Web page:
I recently worked on a customer request for a daily SCOM System Uptime report for all servers in their environment. The customer had been using a 3rd party MP, but although the functionality worked they were unable to get accurate data and the System Uptime performance counter did not provide them with data in the format they were looking for.
SO…off to SQL Management Studio!
After playing around with some queries, I came up with a pretty cool query and created a report that met the customers requirement successfully. The customer currently has the report scheduled daily as a CSV file, which works great for their needs.
For the purpose of this post, let’s take a look at the SQL query…
UPDATE: The SQL query has been updated to add flexibility for all time zones and reflect the correct rule and collection interval from the latest MP. The default collection interval is now 6 hours. Updated sections are in bold. I will be adding the MP code in the next update for viewing and scheduling in the SCOM console.
The first part of the query is simply defining the columns that will be output in the report. I am converting the “SampleValue” output from the System Uptime counter from the default UTC time to the current time zone. This logic should work in any time zone. The LastRebootDate logic is simply subtracting the sample value from the current date.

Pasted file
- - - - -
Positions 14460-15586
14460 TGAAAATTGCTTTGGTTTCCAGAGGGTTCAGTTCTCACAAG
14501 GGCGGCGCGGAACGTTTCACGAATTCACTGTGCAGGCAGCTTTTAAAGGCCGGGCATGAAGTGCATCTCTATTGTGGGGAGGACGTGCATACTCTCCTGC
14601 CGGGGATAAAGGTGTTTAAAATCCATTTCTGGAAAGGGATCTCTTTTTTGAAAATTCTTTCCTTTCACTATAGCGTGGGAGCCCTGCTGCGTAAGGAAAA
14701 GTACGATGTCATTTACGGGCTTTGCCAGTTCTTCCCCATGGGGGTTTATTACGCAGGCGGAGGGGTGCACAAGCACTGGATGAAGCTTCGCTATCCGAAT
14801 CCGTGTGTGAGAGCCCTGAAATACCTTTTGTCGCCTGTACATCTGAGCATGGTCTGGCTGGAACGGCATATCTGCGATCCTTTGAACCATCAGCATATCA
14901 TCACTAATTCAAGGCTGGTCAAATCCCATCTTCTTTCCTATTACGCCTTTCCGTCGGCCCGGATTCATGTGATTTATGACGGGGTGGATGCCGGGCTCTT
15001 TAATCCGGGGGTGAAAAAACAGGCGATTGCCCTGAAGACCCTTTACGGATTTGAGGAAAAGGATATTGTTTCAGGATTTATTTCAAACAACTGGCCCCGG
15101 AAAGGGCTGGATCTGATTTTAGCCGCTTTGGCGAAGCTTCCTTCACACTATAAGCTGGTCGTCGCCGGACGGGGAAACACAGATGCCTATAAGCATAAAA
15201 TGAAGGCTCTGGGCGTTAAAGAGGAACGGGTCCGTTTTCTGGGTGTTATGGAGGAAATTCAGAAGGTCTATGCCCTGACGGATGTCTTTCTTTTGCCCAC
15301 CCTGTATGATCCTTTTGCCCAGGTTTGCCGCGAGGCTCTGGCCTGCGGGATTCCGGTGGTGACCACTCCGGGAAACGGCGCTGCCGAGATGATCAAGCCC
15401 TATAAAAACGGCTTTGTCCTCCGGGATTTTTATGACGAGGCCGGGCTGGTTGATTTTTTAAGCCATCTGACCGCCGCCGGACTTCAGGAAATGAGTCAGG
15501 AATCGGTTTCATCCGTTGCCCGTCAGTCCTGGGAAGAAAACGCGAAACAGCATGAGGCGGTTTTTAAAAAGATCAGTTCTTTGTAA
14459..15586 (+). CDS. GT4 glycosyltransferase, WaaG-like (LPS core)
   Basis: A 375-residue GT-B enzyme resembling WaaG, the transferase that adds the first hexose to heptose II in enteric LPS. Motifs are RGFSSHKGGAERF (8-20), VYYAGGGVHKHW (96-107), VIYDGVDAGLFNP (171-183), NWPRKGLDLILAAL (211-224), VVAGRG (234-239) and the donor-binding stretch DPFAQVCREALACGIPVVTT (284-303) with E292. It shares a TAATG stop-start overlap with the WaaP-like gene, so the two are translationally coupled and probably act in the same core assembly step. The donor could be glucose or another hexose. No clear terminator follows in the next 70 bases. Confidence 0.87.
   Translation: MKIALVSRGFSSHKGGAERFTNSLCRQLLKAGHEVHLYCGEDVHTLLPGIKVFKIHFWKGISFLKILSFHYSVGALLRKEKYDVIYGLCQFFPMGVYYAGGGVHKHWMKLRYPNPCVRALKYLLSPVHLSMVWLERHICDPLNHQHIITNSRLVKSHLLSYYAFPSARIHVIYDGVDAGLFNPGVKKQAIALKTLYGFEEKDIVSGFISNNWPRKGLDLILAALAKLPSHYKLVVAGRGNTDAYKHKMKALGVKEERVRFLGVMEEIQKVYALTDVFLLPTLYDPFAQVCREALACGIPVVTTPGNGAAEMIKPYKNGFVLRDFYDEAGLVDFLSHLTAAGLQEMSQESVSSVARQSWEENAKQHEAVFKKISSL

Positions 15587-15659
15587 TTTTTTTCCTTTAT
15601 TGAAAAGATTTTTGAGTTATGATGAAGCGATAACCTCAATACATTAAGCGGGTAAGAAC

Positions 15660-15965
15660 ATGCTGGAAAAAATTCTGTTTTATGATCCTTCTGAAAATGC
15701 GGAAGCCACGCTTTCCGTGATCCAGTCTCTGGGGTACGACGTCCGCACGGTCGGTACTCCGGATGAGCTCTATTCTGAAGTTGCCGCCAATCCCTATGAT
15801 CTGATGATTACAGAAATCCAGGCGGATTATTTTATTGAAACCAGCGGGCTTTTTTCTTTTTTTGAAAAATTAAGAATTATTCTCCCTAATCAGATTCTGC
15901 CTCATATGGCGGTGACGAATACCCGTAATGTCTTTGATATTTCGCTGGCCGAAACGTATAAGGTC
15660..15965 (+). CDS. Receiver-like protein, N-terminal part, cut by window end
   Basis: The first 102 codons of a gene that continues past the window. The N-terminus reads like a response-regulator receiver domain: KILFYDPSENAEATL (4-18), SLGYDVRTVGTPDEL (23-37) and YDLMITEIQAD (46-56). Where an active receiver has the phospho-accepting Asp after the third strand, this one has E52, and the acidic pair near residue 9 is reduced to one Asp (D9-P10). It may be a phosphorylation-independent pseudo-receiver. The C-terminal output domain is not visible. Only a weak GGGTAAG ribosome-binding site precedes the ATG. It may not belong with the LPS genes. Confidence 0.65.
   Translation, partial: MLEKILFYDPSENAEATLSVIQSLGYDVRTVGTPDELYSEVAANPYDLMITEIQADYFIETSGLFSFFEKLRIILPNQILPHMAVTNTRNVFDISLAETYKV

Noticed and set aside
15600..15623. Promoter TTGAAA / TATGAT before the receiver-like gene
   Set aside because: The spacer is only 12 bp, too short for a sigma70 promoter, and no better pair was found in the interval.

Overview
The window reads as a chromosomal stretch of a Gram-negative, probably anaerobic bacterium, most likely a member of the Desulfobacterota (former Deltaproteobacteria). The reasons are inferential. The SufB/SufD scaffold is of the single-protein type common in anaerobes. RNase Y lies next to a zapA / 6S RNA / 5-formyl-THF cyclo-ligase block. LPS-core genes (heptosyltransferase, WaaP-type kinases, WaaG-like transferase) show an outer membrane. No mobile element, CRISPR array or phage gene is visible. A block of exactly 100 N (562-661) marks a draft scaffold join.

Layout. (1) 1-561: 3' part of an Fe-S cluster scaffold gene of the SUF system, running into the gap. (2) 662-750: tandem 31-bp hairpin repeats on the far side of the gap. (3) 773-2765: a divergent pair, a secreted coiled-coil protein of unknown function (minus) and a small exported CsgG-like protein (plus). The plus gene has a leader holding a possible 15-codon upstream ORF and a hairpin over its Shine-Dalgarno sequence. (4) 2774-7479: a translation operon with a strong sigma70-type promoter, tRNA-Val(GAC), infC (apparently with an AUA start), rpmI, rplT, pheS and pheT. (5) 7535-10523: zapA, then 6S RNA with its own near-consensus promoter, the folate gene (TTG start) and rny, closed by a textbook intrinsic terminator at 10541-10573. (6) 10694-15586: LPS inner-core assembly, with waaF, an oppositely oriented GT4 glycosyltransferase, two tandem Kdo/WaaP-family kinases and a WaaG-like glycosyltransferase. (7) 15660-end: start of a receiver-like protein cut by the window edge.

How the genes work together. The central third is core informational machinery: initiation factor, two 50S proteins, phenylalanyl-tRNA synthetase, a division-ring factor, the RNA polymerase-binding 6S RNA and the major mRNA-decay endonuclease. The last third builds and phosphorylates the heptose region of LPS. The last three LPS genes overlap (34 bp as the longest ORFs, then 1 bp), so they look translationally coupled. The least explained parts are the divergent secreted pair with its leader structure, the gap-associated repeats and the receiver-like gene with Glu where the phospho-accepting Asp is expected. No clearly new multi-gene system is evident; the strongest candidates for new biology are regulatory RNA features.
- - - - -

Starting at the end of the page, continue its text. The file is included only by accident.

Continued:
SELECT distinct vme2.DisplayName, RuleDefaultName,
DATEADD(second, -SampleValue, DATEADD(HOUR,-DATEDIFF(HOUR,GETDATE(),GetUTCDate()),DateTime)) as LastRebootDate,
(FLOOR( SampleValue/ 86400 )) AS Days,
(FLOOR( ( SampleValue / 3600 ) – FLOOR( SampleValue / 86400 ) * 24 )) AS Hours,
FLOOR( ( SampleValue / 60 ) – FLOOR( SampleValue/ 3600 ) * 60 ) AS Minutes,
Round(SampleValue,0) as SampleValue,
DATEADD(HOUR,-DATEDIFF(HOUR,GETDATE(),GetUTCDate()),DateTime) as LastSampleTime
The second part of the query is joining several tables so that we can grab all of the requested columns. I won’t dig too dep into this, but feel free to query the different tables to get an idea of the data in each table. Also, notice that I am querying the PerfRaw table. This is due to inaccurate data output while querying the PerfHourly table.
join vPerformanceRuleInstance pri on pri.rulerowId=pr.RuleRowId
join vRule vr on vr.RuleRowId=pr.RuleRowId
join Perf.vPerfRaw vpd on vpd.PerformanceRuleInstanceRowId=pri.PerformanceRuleInstanceRowId
join vManagedEntity vme on vme.ManagedEntityRowId=vpd.ManagedEntityRowId
join vManagedEntity vme2 on vme2.ManagedEntityRowId=vme.TopLevelHostManagedEntityRowId
In the third last part of the query I am defining my filters. In my case, I am filtering for samples within the last 1.5 hours to avoid duplicate entries. The sample interval for the System Uptime collection rule is 1 hour, so I found this time period to be very effective. Additionally, I am filtering on the “RuleDefaultName” as there are a few different collection rules that will return data without this filter. Lastly, I am filtering out any object with “CLS” in the “DisplayName” to avoid returning clusters.
and pr.CounterName like’%Up Time%’
and DateTime > DATEADD(HOUR,-6,GETUTCDATE())
and vme2.DisplayName not like ‘%CLS%’
order by LastRebootDate desc, LastSampleTime
After plugging the query into a data source in BIDs and doing a little configuration, here is what you get!
NOTE: This management pack is for sample use only and should be tested extensively before using in production.
To access the System Uptime Report management pack and report files click here.
This posting is provided “AS IS” with no warranties.